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Iron County register. [volume] (Ironton, Iron County, Mo.) 1867-1965, January 03, 1895, Image 1

Image and text provided by State Historical Society of Missouri; Columbia, MO

Persistent link: https://chroniclingamerica.loc.gov/lccn/sn84024283/1895-01-03/ed-1/seq-1/

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PUBLISHED EVEKT THURSDAY
BCBSCKIPTION!
D? Tear, $1.50. Six Month, $0.75.
KATCS or adykktibivs:
PurniAe2 on Application. Special
Terms to Home Patron.
Yearly advertisers have the priTilege of four
snangea without additional charge.
Address Rkoistkb, I ronton, Missouri-
Official Directory.
MEMBER OP CONGRESS:
aov. it. w. Fjtas, Thirteenth District,
Marsh lield Mo.
CJ. 3. Lavd Op-kick .Us. II. Clark,
Krister; Jiisx uingo, neceiver iron
ion. Mo.
J. Pkivk Gbees, Judge Twenty-First
.Iron! rv-.
CFFIGIA.L DIRECTORY IRON COUNTY
COURTS:
Circuit CouaT is held on the
ft Fourth Monday in April and October.
County Court convenes on the
'- irst Monday of March, June, September
uiu uccemoer.
Probate Court is held on the First
Monday in February, May, August and No
rember.
OFFICERS:
A. W. IIollomax, Presiding Judge coun
OaAKLKs Hart, county Judge, South
srn District.
R. J. LIill, county Judge, Western Dig
trict.
J.S.Jo rd ax, Frosecutiug Attorney.
P. W. Whitworth, collector.
W. A. Flbtcher, county clerk.
Jos. II off, circuit clerk.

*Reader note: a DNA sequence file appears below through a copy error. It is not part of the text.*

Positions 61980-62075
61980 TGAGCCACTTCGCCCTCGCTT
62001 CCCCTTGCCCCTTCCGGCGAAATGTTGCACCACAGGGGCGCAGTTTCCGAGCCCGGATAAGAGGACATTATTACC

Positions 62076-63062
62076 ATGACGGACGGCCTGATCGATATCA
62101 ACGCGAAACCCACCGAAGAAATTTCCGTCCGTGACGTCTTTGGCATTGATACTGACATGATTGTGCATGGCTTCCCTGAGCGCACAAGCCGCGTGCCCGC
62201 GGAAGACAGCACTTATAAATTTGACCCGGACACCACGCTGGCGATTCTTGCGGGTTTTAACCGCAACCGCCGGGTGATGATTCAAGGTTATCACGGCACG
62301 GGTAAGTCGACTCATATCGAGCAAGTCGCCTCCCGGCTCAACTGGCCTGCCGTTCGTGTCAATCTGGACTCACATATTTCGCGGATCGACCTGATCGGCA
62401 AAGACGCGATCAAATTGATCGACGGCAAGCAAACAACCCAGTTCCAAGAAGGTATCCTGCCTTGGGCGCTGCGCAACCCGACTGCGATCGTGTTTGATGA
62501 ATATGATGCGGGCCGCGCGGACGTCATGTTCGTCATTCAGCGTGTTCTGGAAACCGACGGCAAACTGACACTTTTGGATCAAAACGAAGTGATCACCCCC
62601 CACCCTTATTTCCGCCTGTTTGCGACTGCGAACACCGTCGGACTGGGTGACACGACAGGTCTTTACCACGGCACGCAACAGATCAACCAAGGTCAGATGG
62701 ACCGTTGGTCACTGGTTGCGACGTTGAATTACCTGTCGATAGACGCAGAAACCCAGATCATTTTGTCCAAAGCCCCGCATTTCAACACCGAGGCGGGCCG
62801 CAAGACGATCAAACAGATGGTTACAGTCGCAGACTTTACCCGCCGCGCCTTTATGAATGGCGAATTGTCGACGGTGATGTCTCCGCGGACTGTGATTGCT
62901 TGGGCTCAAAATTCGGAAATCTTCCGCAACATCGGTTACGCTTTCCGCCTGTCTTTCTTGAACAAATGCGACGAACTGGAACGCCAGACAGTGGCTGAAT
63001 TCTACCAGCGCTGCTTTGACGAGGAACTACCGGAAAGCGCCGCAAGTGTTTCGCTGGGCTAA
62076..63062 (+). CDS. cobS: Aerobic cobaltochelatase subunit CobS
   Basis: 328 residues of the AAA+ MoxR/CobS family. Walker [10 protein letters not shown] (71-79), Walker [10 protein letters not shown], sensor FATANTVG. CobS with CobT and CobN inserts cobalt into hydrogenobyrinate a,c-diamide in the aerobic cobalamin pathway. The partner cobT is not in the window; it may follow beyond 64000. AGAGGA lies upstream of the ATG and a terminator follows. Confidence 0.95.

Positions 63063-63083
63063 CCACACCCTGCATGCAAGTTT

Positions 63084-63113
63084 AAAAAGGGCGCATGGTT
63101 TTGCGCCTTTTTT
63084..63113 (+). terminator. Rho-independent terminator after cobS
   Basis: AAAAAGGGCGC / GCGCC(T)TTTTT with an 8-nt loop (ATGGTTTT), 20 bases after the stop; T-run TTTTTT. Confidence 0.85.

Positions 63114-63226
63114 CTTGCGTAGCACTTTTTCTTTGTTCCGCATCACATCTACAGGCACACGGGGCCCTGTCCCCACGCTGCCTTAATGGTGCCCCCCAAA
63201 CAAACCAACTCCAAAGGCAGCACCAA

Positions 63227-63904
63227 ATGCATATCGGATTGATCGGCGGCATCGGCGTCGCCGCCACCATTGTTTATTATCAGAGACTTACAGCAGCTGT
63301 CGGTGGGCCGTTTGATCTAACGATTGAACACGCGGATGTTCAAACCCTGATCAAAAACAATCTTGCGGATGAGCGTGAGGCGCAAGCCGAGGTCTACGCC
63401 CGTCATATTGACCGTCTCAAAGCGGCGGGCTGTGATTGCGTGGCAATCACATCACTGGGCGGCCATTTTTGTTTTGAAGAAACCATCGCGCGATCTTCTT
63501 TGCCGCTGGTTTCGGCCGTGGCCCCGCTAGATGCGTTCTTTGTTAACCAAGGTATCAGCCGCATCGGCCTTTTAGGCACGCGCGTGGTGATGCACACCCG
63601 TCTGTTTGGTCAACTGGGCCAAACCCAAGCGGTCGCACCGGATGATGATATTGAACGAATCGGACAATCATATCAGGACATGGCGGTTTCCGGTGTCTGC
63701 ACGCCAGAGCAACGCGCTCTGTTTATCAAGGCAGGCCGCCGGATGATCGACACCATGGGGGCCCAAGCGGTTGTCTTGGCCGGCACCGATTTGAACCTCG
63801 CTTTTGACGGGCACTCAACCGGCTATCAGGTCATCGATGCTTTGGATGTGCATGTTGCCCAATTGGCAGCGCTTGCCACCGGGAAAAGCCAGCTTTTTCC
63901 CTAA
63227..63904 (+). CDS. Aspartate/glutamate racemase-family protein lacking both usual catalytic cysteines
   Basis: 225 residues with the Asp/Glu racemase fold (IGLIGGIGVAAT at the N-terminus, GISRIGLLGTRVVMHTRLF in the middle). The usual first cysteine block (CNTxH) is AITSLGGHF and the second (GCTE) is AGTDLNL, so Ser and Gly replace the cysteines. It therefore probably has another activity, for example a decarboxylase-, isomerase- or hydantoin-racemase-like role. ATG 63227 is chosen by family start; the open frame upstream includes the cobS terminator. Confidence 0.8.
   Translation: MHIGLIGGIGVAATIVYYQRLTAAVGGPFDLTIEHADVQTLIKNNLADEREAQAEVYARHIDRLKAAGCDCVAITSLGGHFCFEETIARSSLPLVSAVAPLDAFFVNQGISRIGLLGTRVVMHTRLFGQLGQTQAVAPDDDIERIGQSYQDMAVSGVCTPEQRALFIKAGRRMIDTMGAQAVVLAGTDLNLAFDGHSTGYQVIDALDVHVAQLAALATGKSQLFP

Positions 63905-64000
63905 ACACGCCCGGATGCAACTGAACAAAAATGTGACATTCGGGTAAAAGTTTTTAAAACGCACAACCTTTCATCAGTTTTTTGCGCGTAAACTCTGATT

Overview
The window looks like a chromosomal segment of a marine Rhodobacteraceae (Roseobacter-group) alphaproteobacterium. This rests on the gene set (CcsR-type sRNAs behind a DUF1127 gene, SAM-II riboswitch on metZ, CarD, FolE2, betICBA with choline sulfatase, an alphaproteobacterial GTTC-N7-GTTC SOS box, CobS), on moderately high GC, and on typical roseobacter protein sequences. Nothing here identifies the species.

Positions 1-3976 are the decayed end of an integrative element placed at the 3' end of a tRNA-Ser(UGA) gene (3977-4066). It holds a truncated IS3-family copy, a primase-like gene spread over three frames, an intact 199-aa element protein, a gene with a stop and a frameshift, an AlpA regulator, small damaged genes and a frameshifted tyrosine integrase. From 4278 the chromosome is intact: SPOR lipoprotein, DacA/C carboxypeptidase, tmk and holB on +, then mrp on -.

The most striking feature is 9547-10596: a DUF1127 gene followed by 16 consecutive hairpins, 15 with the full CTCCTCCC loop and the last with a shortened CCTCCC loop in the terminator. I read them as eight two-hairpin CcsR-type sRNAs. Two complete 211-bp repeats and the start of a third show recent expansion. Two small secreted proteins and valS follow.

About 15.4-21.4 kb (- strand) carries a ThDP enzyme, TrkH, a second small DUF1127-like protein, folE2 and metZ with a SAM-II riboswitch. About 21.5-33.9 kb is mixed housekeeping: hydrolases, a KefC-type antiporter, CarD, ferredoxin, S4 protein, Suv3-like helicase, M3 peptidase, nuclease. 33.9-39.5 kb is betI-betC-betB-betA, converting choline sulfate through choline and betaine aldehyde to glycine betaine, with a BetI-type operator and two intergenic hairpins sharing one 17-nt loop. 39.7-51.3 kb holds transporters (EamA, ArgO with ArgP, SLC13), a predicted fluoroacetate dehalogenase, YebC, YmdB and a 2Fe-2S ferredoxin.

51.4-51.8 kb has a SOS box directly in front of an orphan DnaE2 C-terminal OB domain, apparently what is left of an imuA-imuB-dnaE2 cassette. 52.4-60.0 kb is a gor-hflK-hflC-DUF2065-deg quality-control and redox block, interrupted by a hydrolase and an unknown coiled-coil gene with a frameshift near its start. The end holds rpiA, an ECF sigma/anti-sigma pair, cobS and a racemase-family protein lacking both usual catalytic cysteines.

Jos. A. Zwart, Probate Judge.
D. F. Reese, Treasurer.
W. II. Fisher, Sheriff.
8. P. Reyburx, Assessor.
Auoitlt Riekk, coroner.
A. W. Holloman, Surveyor.
D. H. McKcxzie, School commissioner.
CITY OFFICERS:
Manor, W. T. Gay.
Marshal, J. L. Baldwin.
City Attornsu, J. S. Jordan.
Cit'j Clerk, V. G. Falrchiid.
Cit'j lreasurer, D. F. Iieeae.
Collector, J. L. Baldwin.
Citi CouneilmenL. J. Gioramni. J. N.
Bishop, M. Clavbausrh, Juo. Baldwin, Geo.
if. AlarKs ana Henry Kendal.
Street Committee J no. Bald win, M. Clay
baugh and L. J, Giovanonl.
Fire Committee L. J. Giovanonl, G. D.
Marks and II. Kndal.
IlniUh Committee J. N. Bishop, G. D.
Marks and II. Kendal.
CHURCHES:
. Catholic Church, Arcadia College
and fiiot Knob. u. . w krnkrt Rector.
High Mass and Sermon at Arcadia College
svery Sunday at 8 o'clock A. M. Vespers and
Benediction of the Blessed Sacrament at 4
3'clocic p. M. High Mass and Sermon and
Benediction at Pilot Knob Catholic Church
at 10:30 o'clock a. m. Sunday School for
eauaren at i:su o'ciock p. h.
M. E. Church, Cor." Reynolds and
.Mountain Streets, J. II. Hurley, Pastor.
Residence: Ironton. Services the second
and fourth Sunday of essh month at 11a. M.
. and 7 p. m. Sunday School ):30 a. m. Class
Meatins? Sunday afternoon at 3 o'clock
Prayer Meeting Thursday evening. All
are invited.
M. E. Chubch, South, Fort Hill,
between Ironton and Arcadia. Rev. J.
M- E-VLAXO, Pastor. Services every Sun
day, as 11 a. M and 7 P. M. Prayer meeting
every Wednesday evening, 1 o'clock. Sab
bath School at 9 :30 A. H.
Baptist Church, Madison street,
near Knob street, F. M. SnooaH, Pastor.
Residence Ironton. Preaching on every
.Saturday before the first Sunday of each
month at 2:30 p. m. and on the first and third
Sundays at 11 A. M. Sunday School every
Sunday at 9:30 a. M. and Prayer Meeting
every Tuesday evening at 7:30 p. m.
Pr93by terian Church, cor. Reynolds
anl Knob streets, Ironton. Services at 11 a.